tagSorter(tags).desc(); // => ['vip', 'influencer', 'captain', 'unknown'];

  // Default sorter will sort tags by comparing string values not by their domain specific value
  const defaultSort = sort(tags).asc(); // => ['captain', 'influencer', 'unknown' 'vip']

More examples

  // Sorting values that are not sortable will return same value back
  sort(null).asc(); // => null
  sort(33).desc(); // => 33

  // By default fast-sort sorts null and undefined values to the
  // bottom no matter if sorting is in asc or decs order.
  // If this is not intended behaviour you can check "Should create sort instance that sorts nil value to the top in desc order" test on how to override
  const addresses = [{ city: 'Split' }, { city: undefined }, { city: 'Zagreb'}];
  sort(addresses).asc(a => a.city); // => Split, Zagreb, undefined
  sort(addresses).desc(a => a.city); // => Zagreb, Split, undefined

Migrating from older versions

Documentation for v2 and older versions is available here.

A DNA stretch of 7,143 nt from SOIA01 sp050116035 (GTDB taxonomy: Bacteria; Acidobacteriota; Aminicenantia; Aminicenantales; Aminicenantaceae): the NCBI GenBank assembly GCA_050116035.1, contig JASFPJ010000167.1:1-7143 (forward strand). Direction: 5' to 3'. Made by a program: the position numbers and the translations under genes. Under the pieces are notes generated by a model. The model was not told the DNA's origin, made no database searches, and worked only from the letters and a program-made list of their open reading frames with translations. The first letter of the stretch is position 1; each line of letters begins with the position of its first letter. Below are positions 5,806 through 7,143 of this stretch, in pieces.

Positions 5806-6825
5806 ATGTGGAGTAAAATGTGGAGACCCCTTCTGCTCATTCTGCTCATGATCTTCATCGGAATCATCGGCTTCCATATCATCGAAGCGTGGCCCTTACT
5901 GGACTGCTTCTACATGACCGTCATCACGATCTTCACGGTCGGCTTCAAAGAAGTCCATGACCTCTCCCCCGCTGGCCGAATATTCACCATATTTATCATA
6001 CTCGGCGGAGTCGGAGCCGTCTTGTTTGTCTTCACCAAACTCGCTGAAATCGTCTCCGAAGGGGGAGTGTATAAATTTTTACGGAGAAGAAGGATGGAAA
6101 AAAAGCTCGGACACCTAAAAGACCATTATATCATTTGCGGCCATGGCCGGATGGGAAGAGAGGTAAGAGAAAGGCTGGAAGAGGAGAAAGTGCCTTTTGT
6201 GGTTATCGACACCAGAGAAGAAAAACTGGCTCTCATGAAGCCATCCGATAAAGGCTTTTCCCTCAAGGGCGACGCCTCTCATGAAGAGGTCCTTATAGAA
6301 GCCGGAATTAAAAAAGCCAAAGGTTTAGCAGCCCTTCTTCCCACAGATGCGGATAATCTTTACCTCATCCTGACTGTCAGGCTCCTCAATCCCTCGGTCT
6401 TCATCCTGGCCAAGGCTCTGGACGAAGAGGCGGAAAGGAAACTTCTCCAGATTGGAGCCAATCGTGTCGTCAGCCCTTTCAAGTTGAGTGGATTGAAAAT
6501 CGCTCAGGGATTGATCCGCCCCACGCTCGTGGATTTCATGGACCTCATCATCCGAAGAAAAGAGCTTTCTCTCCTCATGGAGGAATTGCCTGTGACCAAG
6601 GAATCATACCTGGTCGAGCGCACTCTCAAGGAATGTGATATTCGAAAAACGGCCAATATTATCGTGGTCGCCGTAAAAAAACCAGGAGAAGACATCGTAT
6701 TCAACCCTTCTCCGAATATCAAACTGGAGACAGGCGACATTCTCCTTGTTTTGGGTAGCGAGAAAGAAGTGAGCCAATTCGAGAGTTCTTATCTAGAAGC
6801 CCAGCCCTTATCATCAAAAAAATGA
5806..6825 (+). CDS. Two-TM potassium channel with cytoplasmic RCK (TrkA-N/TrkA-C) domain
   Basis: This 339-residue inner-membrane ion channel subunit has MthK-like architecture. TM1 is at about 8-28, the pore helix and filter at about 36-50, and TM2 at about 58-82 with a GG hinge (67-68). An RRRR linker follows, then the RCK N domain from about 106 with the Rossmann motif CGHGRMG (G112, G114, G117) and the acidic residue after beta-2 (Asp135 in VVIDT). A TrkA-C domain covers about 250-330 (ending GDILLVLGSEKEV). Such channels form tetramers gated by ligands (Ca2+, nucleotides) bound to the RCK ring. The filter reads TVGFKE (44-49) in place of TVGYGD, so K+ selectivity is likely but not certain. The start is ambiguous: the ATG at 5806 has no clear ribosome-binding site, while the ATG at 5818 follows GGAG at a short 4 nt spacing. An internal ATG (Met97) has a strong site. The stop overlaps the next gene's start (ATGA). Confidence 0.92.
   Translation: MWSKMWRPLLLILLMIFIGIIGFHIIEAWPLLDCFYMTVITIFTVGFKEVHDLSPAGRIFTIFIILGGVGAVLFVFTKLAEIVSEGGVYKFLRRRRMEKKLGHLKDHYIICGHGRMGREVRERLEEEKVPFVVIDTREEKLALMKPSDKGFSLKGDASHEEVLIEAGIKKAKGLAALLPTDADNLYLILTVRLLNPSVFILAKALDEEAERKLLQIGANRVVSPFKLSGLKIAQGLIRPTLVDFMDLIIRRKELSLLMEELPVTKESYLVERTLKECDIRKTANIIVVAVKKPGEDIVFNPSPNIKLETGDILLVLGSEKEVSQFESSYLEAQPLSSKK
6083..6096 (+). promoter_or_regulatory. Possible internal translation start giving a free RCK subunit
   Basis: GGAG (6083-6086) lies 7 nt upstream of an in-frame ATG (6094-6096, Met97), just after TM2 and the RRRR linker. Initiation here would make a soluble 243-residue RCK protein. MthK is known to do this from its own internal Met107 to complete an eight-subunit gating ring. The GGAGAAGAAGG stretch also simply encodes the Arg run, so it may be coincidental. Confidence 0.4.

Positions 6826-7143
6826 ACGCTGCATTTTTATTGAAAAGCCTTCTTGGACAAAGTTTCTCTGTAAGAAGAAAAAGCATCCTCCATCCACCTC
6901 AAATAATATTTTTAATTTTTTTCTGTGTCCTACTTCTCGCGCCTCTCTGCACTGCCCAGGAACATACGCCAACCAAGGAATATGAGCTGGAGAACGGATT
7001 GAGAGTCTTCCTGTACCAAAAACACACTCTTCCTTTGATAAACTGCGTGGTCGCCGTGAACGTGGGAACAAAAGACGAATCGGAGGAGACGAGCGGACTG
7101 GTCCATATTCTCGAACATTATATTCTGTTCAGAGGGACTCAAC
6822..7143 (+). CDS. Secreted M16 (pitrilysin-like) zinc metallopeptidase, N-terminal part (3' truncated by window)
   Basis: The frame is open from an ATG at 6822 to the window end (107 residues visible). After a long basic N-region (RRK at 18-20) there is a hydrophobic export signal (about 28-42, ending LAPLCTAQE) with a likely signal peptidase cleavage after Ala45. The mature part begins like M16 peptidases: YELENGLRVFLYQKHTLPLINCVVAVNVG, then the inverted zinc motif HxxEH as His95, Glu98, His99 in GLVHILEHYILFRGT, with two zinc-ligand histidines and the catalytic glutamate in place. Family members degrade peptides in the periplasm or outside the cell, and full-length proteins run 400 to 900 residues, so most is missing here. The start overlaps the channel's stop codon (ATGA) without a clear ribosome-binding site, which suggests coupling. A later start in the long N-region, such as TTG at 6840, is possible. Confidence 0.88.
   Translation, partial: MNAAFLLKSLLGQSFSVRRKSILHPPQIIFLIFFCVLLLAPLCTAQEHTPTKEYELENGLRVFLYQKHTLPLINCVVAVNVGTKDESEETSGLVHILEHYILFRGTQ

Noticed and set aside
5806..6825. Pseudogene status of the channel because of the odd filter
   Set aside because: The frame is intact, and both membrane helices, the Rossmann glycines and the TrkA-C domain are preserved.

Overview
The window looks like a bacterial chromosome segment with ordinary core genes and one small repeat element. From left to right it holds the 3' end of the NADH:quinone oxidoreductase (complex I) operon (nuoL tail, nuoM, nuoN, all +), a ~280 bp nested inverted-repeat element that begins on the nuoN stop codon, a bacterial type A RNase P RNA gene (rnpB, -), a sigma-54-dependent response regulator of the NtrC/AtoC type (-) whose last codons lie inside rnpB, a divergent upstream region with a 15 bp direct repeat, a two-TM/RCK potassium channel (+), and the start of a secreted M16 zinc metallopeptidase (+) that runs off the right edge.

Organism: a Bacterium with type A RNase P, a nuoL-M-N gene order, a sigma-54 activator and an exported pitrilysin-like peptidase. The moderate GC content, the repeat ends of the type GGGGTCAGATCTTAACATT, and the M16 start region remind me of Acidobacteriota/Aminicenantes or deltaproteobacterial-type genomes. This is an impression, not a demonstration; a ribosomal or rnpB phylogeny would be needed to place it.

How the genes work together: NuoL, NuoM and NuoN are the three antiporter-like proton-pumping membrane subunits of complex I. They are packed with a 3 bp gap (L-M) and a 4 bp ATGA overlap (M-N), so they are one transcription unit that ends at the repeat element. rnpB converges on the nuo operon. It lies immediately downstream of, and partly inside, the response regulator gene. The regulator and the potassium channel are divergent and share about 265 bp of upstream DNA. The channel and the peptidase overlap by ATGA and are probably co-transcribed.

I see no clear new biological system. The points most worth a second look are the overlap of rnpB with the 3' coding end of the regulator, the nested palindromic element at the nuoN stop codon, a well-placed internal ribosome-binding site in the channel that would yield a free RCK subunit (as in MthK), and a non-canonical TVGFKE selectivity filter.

For migrating to v3 you can reference CHANGELOG for what has been changed.

Benchmark

Five different benchmarks have been created to get better insight of how fast-sort perform under different scenarios. Each benchmark is run with different array sizes raging from small 100 items to large 100 000 items.

Every run of benchmark outputs different results but the results are constantly showing better scores compared to similar popular sorting libraries.

Benchmark scores

Benchmark has been run on:

  • 16 GB Ram
  • Intel® Core™ i5-4570 CPU @ 3.20GHz × 4
  • Ubuntu 16.04
  • Node 8.9.1

Independent benchmark results from MacBook Air can be found in following PR: https://github.com/snovakovic/fast-sort/pull/48

benchmark results

Running benchmark

To run benchmark on your PC follow steps from below

  1. git clone https://github.com/snovakovic/fast-sort.git
  2. cd fast-sort/benchmark
  3. npm install
  4. npm start

In case you notice any irregularities in benchmark or you want to add sort library to benchmark score please open issue here

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Install

npm i fast-sort

Weekly Downloads

76,778

Version

3.4.0

License

MIT

Unpacked Size

34.5 kB

Total Files

10

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Collaborators

  • snovakovic